7:45-8:00am: I’m in my office and sip coffee as I scan my Outlook email/calendar and Microsoft To-Do. I field emails, make a quick phone call or two, and say hello to anyone in Peters office suite before my 8:30am meeting.

8:30-9:00am: Zoom meeting with Lisa Parks and Lawrence Cross to catch up about any priority items, review current status of office space needs for upcoming fiscal year, and check in with how everyone on the team is doing. Lawrence and Lisa run the show for the South administration and clinical operations teams. They are amazing! I consider myself lucky that I get to work with passionate and dedicated leaders like them.

9:00-10:00am: Zoom meeting with Mary Sommer, Jean Shim, and Amy Stabenow to review a tableau report we have been collaborating on. The meeting is very productive and I am excited about the value the report should bring to the scheduling, clinical, and operations leaders!

9:00-10:00am: Zoom meeting with Mary Sommer, Jean Shim, and Amy Stabenow to review a tableau report we have been collaborating on. The meeting is very productive and I am excited about the value the report should bring to the scheduling, clinical, and operations leaders!

10:00-11:00am: One on One meeting with the talented Mr. Nicholas Wiscons: (AKA my boss who is about to take an exciting role with WUSTL Orthopedic Surgery).

11:00am I take a quick lap through both floors of Peters to say hi to anyone on the team and attempt to catch a clinical leader in passing for a quick conversation. I refill my Nalgene with water (I feel lost without it) and head back to my office. I work on a few of my to-do list items and remind myself to allow time for lunch before my 1pm.

12:40pm: I was in the zone with a priority task and/or valuable conversation and now realize I have little time to eat before my next meeting. I rush out of my office and convince myself I still have enough time to take the long way through the link on my way to the cafeteria. I grab a turkey sandwich and/or a salad and get back before my 1:00pm.

1:00-2:00pm: WUDA GI Meeting with Amy Stabenow, Lawrence Cross, Audrey Vincent, Dr. Ivan Kangrga, Dr. Jason Gillihan, Dr. Bhavi Mehta, and Dr. Selma Ishag. I convinced them to smile for a screenshot!

2:00-3:00pm: Work though more of my to-do list and prepare for my next meeting.

3:00-4:00pm: Zoom meeting with Drs. TJ Graetz and Tracey Stevens to discuss some CT related items we are collaborating on. We stay on task but have fun in our meetings.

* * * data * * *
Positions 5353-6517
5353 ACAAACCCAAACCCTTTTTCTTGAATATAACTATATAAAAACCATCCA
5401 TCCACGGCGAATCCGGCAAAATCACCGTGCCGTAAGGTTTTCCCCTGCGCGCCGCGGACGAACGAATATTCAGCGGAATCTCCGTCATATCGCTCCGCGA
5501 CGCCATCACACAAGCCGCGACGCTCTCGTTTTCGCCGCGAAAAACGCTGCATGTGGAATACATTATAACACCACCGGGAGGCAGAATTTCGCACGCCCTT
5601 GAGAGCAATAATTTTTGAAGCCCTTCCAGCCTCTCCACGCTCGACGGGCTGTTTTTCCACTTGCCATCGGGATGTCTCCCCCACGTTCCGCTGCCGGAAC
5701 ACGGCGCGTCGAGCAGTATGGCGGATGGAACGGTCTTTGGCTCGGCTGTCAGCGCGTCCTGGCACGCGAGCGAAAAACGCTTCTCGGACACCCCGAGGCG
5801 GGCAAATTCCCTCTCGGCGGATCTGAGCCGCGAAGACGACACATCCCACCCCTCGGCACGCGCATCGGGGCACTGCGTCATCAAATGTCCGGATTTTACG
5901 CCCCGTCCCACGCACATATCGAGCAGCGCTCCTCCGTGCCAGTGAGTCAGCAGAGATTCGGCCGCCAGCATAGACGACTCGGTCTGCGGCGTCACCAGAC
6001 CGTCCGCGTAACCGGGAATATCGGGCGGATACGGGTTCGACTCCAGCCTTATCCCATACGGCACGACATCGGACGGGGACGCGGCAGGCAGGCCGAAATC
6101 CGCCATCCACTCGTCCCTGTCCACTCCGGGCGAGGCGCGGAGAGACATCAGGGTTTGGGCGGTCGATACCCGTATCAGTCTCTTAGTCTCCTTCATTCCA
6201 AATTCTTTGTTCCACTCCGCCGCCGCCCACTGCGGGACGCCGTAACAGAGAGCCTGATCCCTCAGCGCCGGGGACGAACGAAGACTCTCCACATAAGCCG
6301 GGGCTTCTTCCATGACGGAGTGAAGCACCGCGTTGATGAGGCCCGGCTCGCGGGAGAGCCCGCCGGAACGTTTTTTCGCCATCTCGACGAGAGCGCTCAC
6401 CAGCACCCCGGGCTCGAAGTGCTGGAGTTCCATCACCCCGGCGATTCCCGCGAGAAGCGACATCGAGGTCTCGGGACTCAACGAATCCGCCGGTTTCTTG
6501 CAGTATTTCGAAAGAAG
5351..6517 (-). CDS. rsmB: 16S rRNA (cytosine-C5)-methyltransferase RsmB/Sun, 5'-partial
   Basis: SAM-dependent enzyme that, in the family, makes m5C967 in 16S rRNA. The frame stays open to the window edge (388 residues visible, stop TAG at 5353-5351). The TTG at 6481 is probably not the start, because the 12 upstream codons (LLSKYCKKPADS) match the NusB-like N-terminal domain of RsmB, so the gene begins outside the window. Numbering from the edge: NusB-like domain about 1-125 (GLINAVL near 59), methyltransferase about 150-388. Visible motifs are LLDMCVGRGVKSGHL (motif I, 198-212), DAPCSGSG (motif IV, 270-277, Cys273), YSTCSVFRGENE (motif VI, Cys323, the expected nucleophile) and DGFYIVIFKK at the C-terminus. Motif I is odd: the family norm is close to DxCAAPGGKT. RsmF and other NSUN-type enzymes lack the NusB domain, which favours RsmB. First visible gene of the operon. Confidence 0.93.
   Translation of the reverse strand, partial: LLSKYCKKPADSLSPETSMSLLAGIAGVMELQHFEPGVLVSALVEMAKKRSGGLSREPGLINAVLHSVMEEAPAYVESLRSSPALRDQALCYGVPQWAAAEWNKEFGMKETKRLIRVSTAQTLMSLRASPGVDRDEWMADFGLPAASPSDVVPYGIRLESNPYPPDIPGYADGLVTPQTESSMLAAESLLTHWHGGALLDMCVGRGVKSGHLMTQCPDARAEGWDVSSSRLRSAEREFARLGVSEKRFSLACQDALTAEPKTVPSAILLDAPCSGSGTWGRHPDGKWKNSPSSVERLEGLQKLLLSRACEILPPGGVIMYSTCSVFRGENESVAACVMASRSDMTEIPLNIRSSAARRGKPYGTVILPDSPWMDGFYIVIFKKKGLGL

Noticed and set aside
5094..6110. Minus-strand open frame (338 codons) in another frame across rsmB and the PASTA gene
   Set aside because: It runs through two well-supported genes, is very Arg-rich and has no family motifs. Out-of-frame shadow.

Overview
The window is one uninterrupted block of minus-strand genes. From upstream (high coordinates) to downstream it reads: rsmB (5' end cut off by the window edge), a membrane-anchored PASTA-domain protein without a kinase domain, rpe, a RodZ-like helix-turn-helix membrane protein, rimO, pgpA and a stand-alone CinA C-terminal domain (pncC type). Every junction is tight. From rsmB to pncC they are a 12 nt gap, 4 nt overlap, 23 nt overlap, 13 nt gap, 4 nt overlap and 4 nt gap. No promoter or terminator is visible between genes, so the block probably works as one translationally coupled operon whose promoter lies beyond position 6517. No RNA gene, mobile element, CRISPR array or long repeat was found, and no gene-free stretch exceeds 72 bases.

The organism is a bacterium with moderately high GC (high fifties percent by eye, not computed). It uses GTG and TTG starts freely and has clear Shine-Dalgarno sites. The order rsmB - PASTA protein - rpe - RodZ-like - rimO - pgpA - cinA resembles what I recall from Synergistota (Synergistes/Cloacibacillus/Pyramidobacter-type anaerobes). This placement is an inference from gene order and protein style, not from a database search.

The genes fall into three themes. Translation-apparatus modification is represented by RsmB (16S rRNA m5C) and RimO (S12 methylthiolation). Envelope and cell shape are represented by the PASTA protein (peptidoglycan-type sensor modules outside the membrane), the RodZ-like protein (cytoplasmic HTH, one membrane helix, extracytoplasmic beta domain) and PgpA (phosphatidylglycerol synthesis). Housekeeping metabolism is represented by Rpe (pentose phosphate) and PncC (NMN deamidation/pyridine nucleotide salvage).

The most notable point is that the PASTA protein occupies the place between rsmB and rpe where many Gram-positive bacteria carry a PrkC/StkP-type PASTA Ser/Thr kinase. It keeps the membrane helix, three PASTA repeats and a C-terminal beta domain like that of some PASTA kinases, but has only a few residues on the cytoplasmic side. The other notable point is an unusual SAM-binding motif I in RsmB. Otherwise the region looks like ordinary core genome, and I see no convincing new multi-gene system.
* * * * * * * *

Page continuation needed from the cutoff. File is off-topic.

4:00-4:40pm: I harass Corrin Noel in a Microsoft Teams chat until she agrees to talk “briefly” with me about a finance-related question I have. She knows it’s likely a trap and probably not “brief” but is always so helpful. She’s a wealth of knowledge so I try to capitalize on the fact that I have her on the phone.

4:40-5:10pm: I finish up a few emails and collect my thoughts and notes from the meetings/conversations of the day. I review my calendar for the rest of the week, update Microsoft To-Do, and ensure that I am set up for success for the next day’s meetings/tasks.

5:35pm: I return home to Sophie and Bodie playing in the backyard while Jenny (and Remi) are preparing dinner (a few days each week I do pick up and get dinner ready.) I change clothes and rush out to the backyard to discover that Bodie now has the water hose and is trying to spray Sophie who is cornered on the top of our playground. I defuse the situation and we play for a bit before Jenny tells us dinner is ready. I get the kids inside but can’t help that on my way in I saw exactly three weeds coming up in the lawn. I can’t resist and run to pull them out of the grass. Sophie and Bodie see me back outside and run back out. It takes me another five minutes to get them back inside. We eat dinner as a family which is always entertaining with three kids that are four and under. If there is time before bedtime, we go for a walk, ride bikes, or play games.

7:00-8:00pm Bath and bedtime routine. Some nights this takes till 8:30pm or later.

8:00-10:00pm Finish cleaning up dinner, pack bottles, lunches, etc, for the next morning. During the week, this is some of the only time Jenny and I get a chance to talk, make plans, watch TV, or just sit on the couch in silence.

If we are watching TV: Jenny has probably disagreed with every show/movie/documentary suggestion I have offered and convinced me to watch something else only to fall asleep within 5 minutes 99% of the time. 🙂

Around 10:00-10:30pm we are hopefully in bed and I’m probably attempting to read more than 3 pages of something before I fall asleep. Occasionally, its 11:00pm, 11:30pm, or later.

Tuition Benefit Planning Resource

We just launched a Tuition Benefit Planning Tool for your use! Be sure to check out this resource if you or your dependents are interested in taking classes at WashU. This resource can be found by visiting the link below or navigating to our Intranet page and clicking “Tuition Benefit Model.”

Mindful Listening in a Diverse Workplace

Want to be a more understanding teammate? Practice better listening

Creating a more inclusive workplace starts with you. You can use Calm, our partner in mental well-being, as part of your personal practice of doing the inner work required to understand yourself, including your identity, bias, and privilege, and be more understanding of others around you. To practice being a better listener, colleague, neighbor, and friend, try these resources: